PERTH    -     China denied the explosive claims of a self-confessed spy seeking asylum in Australia, saying Sunday he is a convicted fraudster wanted by Shanghai police. The Nine Network newspapers reported that Chinese defector Wang “William” Liqiang has given Australia’s counterespionage agency inside intelligence on how Beijing conducts its interference operations abroad and revealed the identities of China’s senior military intelligence officers in Hong Kong. Wang claimed he was involved in the kidnapping in 2015 of one of five Hong Kong booksellers suspected of selling dissident materials. The incident has been a reference point for protesters during the ongoing unrest in Hong Kong. He said he currently was living in Sydney with his wife and infant son on a tourist visa and had requested political asylum. The Chinese Embassy on Sunday hit back at Wang and referenced a statement from Shanghai police, which said Wang was sentenced in Fujian province in October 2016 to one year and three months in prison for fraud with a suspended sentence of 1 ½ year. It said he was wanted in relation to a fraud case from earlier this year. “On April 19, 2019, the Shanghai police opened an investigation into Wang who allegedly cheated 4.6 million yuan from a person surnamed Shu through a fake investment project involving car import in February,” the statement said.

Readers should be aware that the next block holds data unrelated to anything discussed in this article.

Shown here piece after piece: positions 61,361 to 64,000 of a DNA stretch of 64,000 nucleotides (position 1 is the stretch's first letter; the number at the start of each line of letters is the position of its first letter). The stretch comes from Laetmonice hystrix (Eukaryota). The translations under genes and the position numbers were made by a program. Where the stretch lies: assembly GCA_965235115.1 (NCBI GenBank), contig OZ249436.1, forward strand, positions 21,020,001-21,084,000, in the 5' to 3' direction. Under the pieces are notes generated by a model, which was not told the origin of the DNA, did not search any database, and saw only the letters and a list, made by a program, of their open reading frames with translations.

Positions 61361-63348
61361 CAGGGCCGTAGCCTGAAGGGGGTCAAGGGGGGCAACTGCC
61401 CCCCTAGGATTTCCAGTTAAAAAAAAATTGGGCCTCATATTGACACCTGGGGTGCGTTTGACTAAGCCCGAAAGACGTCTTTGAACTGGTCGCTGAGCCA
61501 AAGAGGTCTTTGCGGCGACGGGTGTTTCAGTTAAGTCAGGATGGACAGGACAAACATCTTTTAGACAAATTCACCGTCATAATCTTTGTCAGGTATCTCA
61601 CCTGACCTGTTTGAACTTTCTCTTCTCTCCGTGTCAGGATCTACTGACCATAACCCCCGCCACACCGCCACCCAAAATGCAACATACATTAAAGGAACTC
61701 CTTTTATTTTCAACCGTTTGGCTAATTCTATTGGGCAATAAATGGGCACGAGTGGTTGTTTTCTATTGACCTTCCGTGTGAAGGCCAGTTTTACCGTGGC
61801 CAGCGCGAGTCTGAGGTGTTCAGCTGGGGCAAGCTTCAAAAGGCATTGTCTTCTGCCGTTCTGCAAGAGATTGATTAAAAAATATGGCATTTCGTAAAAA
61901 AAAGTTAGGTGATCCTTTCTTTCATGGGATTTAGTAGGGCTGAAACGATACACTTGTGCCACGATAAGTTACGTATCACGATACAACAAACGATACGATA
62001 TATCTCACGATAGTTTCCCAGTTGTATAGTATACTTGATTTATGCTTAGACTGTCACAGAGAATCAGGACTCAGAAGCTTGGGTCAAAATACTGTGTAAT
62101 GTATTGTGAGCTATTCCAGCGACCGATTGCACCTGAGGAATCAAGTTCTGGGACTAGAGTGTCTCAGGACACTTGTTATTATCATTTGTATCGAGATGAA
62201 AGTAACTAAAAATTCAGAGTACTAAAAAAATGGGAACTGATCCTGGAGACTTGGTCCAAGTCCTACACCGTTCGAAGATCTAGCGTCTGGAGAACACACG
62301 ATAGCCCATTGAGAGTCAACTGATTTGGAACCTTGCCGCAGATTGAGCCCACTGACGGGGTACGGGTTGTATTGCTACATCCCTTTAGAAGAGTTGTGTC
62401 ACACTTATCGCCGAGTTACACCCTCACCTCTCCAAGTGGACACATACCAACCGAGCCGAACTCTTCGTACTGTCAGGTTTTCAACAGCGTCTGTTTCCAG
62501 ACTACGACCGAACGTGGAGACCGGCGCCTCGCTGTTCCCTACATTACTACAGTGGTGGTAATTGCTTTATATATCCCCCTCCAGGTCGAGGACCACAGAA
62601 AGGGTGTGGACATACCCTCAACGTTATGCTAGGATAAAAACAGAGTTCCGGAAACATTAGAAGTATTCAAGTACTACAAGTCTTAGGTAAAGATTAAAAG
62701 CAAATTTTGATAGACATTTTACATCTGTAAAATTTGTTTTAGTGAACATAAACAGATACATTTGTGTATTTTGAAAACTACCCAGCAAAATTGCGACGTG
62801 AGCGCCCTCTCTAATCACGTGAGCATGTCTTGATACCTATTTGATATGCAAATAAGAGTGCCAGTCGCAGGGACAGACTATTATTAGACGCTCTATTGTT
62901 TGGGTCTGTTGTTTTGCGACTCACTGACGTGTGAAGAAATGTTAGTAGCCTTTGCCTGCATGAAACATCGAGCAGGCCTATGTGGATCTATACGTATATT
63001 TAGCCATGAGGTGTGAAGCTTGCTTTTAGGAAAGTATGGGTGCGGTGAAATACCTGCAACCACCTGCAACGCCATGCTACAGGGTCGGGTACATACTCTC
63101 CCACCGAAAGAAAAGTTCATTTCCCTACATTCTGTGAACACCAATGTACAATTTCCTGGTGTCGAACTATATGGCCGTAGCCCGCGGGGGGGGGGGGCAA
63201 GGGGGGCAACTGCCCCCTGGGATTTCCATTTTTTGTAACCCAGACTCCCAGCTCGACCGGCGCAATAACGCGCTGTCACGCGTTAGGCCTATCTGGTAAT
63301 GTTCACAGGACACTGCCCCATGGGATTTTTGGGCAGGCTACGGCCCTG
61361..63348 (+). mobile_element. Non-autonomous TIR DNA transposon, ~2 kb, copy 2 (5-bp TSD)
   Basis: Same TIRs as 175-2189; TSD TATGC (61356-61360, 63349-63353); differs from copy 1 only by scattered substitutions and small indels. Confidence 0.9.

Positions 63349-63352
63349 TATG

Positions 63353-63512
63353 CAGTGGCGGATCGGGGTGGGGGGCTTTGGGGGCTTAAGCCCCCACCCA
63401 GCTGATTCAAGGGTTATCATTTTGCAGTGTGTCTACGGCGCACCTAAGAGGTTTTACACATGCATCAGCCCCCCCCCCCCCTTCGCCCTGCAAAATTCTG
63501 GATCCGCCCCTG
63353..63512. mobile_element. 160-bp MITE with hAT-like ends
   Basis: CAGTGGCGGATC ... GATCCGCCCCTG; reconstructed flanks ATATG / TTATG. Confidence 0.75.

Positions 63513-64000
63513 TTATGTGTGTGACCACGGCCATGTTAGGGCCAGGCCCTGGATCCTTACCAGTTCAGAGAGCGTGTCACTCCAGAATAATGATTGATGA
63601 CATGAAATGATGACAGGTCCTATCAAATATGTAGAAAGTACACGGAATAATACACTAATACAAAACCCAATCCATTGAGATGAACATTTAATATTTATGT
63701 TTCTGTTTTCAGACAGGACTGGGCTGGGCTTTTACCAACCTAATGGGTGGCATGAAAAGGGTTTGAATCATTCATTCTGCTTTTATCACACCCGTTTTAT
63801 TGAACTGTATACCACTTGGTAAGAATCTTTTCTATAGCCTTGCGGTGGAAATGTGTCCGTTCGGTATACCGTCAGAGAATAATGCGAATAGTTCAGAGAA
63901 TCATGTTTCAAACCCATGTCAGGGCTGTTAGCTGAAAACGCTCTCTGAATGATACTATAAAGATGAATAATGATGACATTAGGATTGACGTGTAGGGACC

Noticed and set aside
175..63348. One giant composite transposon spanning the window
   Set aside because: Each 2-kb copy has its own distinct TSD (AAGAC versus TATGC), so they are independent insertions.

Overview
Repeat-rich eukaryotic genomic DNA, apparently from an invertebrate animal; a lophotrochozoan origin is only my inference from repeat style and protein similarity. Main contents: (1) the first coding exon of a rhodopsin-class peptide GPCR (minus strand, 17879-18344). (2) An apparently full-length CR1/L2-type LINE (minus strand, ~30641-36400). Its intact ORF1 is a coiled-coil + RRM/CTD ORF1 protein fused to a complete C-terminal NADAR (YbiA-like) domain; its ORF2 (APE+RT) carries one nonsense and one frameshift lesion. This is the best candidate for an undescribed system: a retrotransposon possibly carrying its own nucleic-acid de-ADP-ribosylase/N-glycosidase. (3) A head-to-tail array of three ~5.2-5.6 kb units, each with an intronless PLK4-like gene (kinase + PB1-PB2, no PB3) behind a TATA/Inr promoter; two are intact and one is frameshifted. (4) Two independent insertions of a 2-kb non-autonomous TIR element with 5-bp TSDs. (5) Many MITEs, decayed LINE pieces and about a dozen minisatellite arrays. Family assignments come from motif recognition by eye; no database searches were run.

The embassy said Wang left for Hong Kong on April 10 carrying a fake Chinese passport and a fake Hong Kong permanent resident ID.

It said the Shanghai police were investigating the matter.

Wang would be the first Chinese intelligence operative to blow his cover. He told Nine Network he faced detention and possible execution if he returned to China.

Wang claimed he was part of a Hong Kong-based investment firm that was a front for the Chinese government to conduct political and economic espionage in Hong Kong, including infiltrating universities and directing harassment and cyberattacks against dissidents.

Using a South Korean passport, Wang said he meddled in Taiwan’s 2018 municipal elections and claimed there were plans to disrupt the democratic self-ruled island’s presidential election in January.